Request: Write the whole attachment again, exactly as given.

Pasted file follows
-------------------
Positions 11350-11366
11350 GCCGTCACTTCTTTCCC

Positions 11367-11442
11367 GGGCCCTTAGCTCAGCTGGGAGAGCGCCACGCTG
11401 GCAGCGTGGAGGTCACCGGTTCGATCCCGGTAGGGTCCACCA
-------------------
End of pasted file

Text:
Positions 11350-11366
11350 GCCGTCACTTCTTTCCC

Positions 11367-11442
11367 GGGCCCTTAGCTCAGCTGGGAGAGCGCCACGCTG
11401 GCAGCGTGGAGGTCACCGGTTCGATCCCGGTAGGGTCCACCA